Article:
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Spider Recipes People Really Use To Prepare Tasty Arachnid Meals

Updated July 22, 2020 212 votes 74 voters 3.2k views10 items

List RulesVote up the most creative spider recipes that might win some culinary awards.

Every culture on the planet has their own unique culinary tastes. What some people consider to be a delicacy will actually be disgusting to others. Perhaps the most striking example of this is when it comes to insects, bugs, and other creepy crawlies - some of which are eaten alive. There are places in the world where the local population will happily munch on edible spiders and have their own unique spider recipes that involve cooking tarantulas in all kinds of unique ways.

Obviously, the appeal of eating spiders depends largely on where a person grows up and how they view the creatures. Many in the Western world have deep fear of spiders that would likely put them off to eating these arachnids, but that is not always the case. Whether it is indigenous tribes in South America or Asian countries that turned to these yummy spiders out of necessity during times when other food was scarce, they have no problem making an arachnid meal. Here's all the ways you can eat spiders - if you dare.

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    Cambodian Fried Tarantulas

    Tarantulas have become a delicacy in Cambodia, where much of the population was forced to eat the spiders during times of mass starvation under oppressive leadership regimes. Street vendors in the city of Skuon prepare and sell the tarantulas to tourists and locals, having bred them in special holes in the ground where they can then easily kill them.

    After death, the spiders are coated in a mixture of herbs and spices, and then fried in a wok for just a short amount of time so the legs become stiff and crispy. Unfortunately, the process does not do anything to stop the abdomen being full of juices and innards that spill out when bitten.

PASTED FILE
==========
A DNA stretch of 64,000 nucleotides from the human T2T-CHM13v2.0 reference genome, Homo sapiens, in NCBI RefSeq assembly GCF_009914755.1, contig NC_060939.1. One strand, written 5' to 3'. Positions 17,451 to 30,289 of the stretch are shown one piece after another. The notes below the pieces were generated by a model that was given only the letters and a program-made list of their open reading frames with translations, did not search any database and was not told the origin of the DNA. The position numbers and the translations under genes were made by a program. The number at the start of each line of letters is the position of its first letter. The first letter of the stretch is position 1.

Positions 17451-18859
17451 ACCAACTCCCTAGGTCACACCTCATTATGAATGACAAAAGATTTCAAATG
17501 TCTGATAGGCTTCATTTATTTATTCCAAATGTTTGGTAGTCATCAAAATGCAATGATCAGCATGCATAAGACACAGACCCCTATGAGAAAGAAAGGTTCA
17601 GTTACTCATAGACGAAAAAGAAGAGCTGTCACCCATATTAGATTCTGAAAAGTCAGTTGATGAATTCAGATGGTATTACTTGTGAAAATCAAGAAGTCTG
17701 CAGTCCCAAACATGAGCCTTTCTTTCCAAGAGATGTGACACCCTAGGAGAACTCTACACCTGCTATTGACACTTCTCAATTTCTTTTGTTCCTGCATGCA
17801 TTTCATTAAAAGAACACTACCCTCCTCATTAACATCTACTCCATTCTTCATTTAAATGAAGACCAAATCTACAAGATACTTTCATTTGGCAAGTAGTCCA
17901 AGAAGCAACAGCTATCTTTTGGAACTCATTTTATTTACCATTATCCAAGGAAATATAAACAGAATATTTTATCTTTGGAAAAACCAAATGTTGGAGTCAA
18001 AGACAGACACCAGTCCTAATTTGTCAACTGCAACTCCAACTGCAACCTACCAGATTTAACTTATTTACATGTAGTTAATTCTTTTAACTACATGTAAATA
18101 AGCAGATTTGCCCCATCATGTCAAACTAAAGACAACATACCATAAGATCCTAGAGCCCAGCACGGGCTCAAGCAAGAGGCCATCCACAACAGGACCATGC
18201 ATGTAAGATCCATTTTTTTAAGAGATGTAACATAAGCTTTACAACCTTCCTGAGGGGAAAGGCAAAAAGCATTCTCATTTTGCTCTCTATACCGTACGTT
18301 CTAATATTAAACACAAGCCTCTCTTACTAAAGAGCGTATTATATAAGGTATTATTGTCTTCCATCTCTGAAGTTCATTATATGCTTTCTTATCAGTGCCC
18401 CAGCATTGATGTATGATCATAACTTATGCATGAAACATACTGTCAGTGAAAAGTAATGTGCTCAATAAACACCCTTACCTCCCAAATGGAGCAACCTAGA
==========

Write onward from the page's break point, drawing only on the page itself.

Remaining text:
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    Pan-Fried Garlic Tarantulas

    One of the best things about this recipe is that it only involves a few ingredients: garlic cloves, salt, sugar, and cooking oil. And of course, spiders. To prepare the meal, you remove the abdomen and singe the hairs from the rest of the exoskeleton. Chefs can then coat the creature in a salt and sugar mixture before cooking it in a frying pan that contains the cooking oil and crushed garlic.

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    Roasted Goliath Bird-Eaters

    The Piaro tribe in Venezuela don’t just munch down on tarantula eggs - they also are fond of eating the goliath birdeater itself, especially when other food is scarce. Despite the huge size of the spiders - and the fact they can flick their irritating hairs at potential threats - even children take part in the hunting process. Once captured, the tarantula is placed inside a leaf and skewered with a bran so that they can be roasted over a fire. The indigenous tribe make sure they remove the back end of the spider as it contains too many hairs and even create a mixture of chili and salt to dip the meal into to add some extra flavor.

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    Tempura Batter Deep-Fried Tarantulas

    David George Gordon is a chef who specializes in cooking and preparing a variety of insects, bugs, and spiders. One of these involves deep-frying tarantulas in tempura batter. The process involves removing the hairs from the spider using a blowtorch before dipping them in the batter. Only the abdomen is used as the legs have little flavor, and the tarantula is fried in boiling oil.

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